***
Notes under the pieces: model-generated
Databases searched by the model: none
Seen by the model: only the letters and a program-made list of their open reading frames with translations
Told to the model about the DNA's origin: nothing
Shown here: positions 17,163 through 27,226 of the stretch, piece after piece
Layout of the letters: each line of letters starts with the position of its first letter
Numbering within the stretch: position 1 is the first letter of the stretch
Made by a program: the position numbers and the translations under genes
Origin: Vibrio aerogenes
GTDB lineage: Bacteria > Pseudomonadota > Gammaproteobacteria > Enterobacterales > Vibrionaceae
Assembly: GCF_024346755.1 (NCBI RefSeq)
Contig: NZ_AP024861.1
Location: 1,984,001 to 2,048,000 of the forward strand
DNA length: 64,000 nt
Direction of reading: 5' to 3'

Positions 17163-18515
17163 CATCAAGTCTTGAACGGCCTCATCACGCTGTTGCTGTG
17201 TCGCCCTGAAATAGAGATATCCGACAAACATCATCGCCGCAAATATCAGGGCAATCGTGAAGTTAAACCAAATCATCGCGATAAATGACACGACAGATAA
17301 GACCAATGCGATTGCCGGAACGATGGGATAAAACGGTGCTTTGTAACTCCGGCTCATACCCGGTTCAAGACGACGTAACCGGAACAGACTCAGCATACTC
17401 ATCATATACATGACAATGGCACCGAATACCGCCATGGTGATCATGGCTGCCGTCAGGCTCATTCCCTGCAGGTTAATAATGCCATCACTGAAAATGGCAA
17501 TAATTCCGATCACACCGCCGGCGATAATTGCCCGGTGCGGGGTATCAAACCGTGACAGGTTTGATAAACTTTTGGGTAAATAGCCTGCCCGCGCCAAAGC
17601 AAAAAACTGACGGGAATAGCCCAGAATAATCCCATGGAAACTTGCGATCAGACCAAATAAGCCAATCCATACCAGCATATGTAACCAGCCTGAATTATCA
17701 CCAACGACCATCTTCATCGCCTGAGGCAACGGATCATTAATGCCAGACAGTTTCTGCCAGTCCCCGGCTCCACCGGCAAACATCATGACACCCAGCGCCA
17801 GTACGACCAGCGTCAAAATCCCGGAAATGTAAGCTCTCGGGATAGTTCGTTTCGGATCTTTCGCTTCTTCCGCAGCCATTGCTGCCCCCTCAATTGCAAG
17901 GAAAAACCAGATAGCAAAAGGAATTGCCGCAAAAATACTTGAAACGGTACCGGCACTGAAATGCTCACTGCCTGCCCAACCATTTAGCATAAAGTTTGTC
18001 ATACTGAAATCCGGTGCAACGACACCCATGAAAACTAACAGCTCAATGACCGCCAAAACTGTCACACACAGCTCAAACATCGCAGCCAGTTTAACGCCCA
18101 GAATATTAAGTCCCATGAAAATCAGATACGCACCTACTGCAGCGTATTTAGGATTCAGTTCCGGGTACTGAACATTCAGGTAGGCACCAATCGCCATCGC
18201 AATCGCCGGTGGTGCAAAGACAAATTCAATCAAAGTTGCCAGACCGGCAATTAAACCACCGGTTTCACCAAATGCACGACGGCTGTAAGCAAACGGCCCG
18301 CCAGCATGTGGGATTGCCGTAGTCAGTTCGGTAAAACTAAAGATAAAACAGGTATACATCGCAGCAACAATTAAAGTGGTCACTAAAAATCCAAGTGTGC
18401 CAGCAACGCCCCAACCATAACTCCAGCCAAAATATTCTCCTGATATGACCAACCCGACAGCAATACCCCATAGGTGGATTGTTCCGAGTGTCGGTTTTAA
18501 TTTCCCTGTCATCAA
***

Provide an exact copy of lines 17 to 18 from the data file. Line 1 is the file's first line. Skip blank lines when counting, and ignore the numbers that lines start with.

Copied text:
17163 CATCAAGTCTTGAACGGCCTCATCACGCTGTTGCTGTG
17201 TCGCCCTGAAATAGAGATATCCGACAAACATCATCGCCGCAAATATCAGGGCAATCGTGAAGTTAAACCAAATCATCGCGATAAATGACACGACAGATAA